One of our holiday traditions for the last several years has been attending a holiday party hosted by the parents of one of my daughter’s classmates. They are generous and gracious hosts and I’ve never met anyone who enjoys entertaining others more than they do. We always have a lot of fun and it helps set the tone for the season.
At their typical party, you’ll find, in addition to a large number of great people, diversions ranging from magicians and musicians to palm readers and handwriting analysts to a Marilyn Monroe and an Elvis Presley impersonator.
For several years, people have carried on about how great the Elvis impersonator was. He looked the part and he certainly can sing the part, but I’m a little reserved when it comes to talking to a guy playing Elvis. However, people told me that this guy was amazing because of how well he knew his facts and how he never ever broke character.
Last Saturday night, I was at this year’s party, sitting and talking with a group of people around a table. The chair next to me was open after someone left and Elvis came and sat down in the chair. Despite what you might think later, Elvis and I were the ones at the table not drinking.
I resisted my natural “flight” impulse and decided to hang in there.
People proceeded to hit Elvis with all kinds of questions and I’ll be darned if he didn’t answer them all completely in character. It’s an odd thing sitting with someone who is telling you a detailed, fascinating, first-person account of Elvis’s meeting with Richard Nixon at the White House and finding the story absolutely compelling.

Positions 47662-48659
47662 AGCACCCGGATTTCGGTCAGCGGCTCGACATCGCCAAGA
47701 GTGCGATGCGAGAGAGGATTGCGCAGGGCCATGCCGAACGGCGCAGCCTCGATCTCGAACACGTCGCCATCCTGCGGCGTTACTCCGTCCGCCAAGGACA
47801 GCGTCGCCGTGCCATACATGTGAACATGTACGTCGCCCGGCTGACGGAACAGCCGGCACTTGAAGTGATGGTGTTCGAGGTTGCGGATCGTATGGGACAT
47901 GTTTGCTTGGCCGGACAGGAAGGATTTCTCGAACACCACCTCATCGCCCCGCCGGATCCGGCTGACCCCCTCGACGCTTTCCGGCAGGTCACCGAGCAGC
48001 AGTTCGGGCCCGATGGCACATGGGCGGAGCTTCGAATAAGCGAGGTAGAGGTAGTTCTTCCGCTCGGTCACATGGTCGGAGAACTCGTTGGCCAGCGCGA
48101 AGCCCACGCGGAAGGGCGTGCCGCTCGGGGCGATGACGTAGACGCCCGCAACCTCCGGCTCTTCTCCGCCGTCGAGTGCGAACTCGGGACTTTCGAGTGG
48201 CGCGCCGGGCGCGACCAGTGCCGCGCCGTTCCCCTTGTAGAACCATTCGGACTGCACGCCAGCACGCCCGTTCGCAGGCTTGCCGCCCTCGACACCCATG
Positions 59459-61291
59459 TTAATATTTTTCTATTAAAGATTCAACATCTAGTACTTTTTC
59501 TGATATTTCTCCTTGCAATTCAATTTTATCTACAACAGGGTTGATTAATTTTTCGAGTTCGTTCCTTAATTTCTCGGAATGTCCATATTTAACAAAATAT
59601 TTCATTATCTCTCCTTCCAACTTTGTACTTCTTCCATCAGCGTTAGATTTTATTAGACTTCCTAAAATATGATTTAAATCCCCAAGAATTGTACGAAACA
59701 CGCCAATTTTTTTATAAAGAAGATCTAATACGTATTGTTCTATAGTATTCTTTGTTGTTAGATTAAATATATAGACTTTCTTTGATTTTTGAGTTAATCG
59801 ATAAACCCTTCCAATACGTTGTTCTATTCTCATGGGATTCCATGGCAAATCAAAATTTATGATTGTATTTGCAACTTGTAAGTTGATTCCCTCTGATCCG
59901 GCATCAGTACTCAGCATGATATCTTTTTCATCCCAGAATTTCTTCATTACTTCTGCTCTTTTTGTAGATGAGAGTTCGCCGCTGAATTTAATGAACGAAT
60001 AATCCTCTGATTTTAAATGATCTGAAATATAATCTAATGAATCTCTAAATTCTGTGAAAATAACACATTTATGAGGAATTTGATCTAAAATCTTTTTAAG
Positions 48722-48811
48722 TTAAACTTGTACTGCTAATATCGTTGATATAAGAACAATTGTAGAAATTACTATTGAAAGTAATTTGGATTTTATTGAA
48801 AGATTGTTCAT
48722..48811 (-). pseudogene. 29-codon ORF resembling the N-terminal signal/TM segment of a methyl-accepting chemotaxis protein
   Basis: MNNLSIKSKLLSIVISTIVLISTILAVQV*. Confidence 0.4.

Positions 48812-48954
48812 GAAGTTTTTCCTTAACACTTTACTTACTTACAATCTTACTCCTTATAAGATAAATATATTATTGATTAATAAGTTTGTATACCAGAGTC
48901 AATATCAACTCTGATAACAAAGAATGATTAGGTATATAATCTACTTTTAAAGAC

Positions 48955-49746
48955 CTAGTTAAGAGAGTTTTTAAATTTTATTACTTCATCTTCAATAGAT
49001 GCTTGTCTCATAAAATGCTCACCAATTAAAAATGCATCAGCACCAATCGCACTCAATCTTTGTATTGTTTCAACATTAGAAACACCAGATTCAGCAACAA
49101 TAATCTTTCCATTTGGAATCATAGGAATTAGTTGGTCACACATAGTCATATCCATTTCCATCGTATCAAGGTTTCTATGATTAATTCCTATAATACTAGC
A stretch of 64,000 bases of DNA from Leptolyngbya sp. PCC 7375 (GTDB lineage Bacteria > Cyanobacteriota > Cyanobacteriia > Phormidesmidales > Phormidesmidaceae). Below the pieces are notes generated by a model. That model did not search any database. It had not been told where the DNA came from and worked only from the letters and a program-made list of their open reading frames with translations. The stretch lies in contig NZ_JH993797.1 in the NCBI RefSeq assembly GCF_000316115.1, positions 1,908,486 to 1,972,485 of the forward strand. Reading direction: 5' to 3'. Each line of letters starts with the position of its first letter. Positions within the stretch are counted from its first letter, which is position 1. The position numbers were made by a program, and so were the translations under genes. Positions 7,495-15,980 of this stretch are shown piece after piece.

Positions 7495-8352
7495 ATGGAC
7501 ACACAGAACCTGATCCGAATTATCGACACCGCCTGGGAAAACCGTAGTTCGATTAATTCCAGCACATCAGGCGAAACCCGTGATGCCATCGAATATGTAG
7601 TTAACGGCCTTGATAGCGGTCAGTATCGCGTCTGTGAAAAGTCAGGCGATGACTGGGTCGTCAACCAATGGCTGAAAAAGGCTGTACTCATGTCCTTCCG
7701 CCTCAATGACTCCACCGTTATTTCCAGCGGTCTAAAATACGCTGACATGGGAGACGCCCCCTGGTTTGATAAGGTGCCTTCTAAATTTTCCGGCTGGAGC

He also told a great story of the only meetings between the Beatles and Elvis. Since it was getting late, people gradually left to go home. Eventually, there were three guys at the table – Elvis, another school parent and me.
I recently finished reading a great collection of articles on Johnny Cash. To my surprise, I heard myself asking Elvis about his relationship with Johnny Cash. His answers to my questions were so compelling that I decided to move into the state Coleridge called “the willing suspension of disbelief.”
I decided to ask the questions that I was most interested in about Elvis, as if I actually had the chance to talk with Elvis.
In short, I asked about the music.
So, for what was probably close to an hour, I had a wide-ranging discussion with Elvis about the music. We talked about the band members, the history of the bands he used, guitars he and Scottie Moore and James Burton used, the Southern tradition of “rendering” songs (I’m fascinated that Elvis never really wrote any of the songs he performed), the role of the Mississippi region as both the source of the delta blues and country/rock and roll, what I refer to as country acoustic gospel music, the role of the Stax sound in Elvis’s music, Motown, Graham Parsons, the 1968 comeback show, the Million Dollar Quartet, Roy Orbison, the Carter family and lots of talk about Johnny Cash. The term “wide-ranging” is an appropriate descriptor.